The bird’s eye view of this race is relatively simple -- there’s no major war, massive recession, economic boom or overwhelmingly popular (or unpopular) sitting president shaping the election, so whichever candidate is the subject of negative press coverage tends to lose ground and give the other candidate the chance to grow his or her support.

For example, when Trump got into a public fight with the Muslim parents of a slain American soldier, his favorability rating went down and he dropped in the horse race polls. Similarly, when Clinton faced scrutiny for her email practices and health controversies in September, her poll numbers took a hit.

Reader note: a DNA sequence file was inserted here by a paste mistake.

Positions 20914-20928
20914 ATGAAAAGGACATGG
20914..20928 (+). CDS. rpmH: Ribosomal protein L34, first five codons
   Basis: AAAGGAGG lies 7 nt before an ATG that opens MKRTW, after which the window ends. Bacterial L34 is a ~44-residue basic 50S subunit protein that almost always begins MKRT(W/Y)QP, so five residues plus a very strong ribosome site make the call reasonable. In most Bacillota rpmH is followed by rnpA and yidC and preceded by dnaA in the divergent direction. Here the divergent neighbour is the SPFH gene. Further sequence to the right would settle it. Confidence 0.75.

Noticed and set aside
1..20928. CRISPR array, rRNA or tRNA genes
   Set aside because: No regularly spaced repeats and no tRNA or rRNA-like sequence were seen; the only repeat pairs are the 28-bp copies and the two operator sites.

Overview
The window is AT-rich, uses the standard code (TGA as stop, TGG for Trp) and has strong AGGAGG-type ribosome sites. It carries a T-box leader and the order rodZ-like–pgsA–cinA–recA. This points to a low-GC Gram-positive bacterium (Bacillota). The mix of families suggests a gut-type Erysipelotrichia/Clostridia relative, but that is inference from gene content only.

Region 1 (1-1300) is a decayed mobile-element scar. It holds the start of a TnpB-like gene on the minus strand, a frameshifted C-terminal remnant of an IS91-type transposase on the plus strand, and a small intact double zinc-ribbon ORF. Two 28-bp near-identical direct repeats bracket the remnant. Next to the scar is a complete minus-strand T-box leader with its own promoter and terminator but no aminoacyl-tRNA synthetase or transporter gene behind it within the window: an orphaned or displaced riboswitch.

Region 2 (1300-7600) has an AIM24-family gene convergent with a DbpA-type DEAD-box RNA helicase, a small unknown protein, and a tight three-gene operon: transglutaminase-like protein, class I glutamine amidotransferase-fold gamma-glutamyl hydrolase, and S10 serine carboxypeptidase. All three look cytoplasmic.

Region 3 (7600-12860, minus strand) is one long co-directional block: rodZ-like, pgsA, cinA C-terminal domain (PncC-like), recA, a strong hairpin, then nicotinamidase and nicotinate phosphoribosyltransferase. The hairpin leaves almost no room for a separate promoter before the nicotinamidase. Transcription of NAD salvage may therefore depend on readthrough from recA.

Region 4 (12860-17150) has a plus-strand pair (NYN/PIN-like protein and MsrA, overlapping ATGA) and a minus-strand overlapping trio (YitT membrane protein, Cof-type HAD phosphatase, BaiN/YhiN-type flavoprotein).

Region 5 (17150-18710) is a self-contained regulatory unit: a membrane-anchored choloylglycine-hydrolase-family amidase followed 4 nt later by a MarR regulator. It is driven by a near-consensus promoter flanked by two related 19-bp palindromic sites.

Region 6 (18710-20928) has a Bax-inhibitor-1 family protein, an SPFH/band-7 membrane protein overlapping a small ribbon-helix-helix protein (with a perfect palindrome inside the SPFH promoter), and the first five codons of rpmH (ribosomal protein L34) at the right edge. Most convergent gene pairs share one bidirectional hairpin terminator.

I translated that intuition into a simple model that predicts Clinton’s or Trump’s lead in the four-way RealClearPolitics national poll average (which includes Libertarian candidate Gary Johnson and Green Party candidate Jill Stein) using their favorability ratings on that day. There are a number of limitations to this approach (e.g., it extrapolates to values not covered by the input data and would probably be better modeled as a time series). But the model explains about three quarters of what’s going on in the national horse race and intuitively makes sense, so it’s worth thinking about. The results are shown below: